Where Did Europa’s Water Geyser Go? Hubble Double-Checking Its Work

Rendering showing the location and size of water vapor plumes coming from Europa's south pole. Credit: NASA/ESA/L. Roth/SWRI/University of Cologne

Rendering showing the location and size of water vapor plumes coming from Europa’s south pole. Credit: NASA/ESA/L. Roth/SWRI/University of Cologne

It was about this time last year that Europa really began to excite us again. Following a sci-fi movie about the Jupiter moon, astronomers using the Hubble Space Telescope announced they had found possible water vapor near the icy moon — maybe from geysers erupting from its icy surface. (That is, if the finding was not due to signal noise, which researchers acknowledged at the time.)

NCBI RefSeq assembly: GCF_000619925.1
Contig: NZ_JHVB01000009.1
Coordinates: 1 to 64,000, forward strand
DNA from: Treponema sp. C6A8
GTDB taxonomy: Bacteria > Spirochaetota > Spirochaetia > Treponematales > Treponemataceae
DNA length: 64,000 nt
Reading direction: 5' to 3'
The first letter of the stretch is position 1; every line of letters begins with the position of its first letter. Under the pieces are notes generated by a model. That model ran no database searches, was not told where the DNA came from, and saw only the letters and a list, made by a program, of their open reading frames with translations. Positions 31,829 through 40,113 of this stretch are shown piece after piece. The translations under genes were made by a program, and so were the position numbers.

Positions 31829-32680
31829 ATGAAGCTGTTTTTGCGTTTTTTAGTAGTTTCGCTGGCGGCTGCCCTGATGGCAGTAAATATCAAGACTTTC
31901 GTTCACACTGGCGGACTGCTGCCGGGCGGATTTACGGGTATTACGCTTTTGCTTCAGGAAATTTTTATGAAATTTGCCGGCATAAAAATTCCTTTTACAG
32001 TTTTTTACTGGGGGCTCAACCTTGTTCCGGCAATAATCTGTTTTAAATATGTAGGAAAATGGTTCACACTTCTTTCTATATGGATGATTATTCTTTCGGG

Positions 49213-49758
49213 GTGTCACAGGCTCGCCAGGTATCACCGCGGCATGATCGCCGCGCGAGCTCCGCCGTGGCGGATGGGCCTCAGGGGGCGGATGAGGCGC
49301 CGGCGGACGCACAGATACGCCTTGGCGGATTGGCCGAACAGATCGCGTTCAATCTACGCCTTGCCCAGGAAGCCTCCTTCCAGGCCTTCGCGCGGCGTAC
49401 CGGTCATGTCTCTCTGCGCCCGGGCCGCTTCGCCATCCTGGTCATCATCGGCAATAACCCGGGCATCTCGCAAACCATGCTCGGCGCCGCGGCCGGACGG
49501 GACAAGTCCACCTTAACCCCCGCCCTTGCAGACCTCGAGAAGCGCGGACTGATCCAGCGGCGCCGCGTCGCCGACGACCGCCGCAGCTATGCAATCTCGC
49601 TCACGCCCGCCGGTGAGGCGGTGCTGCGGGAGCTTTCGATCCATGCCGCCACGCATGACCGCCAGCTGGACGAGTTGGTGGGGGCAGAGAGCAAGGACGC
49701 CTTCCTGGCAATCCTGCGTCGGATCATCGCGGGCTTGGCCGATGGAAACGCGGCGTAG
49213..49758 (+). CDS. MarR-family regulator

As NASA ramped up (distant) plans to get close to Europa again, scientists began plumbing data from the Cassini spacecraft to see if its glance at the moon circa 2001 revealed anything. Turns out that the spacecraft didn’t see any sign of a plume. Which leads to the greater question, what is happening?

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© Elizabeth Howell for Universe Today, 2014. |
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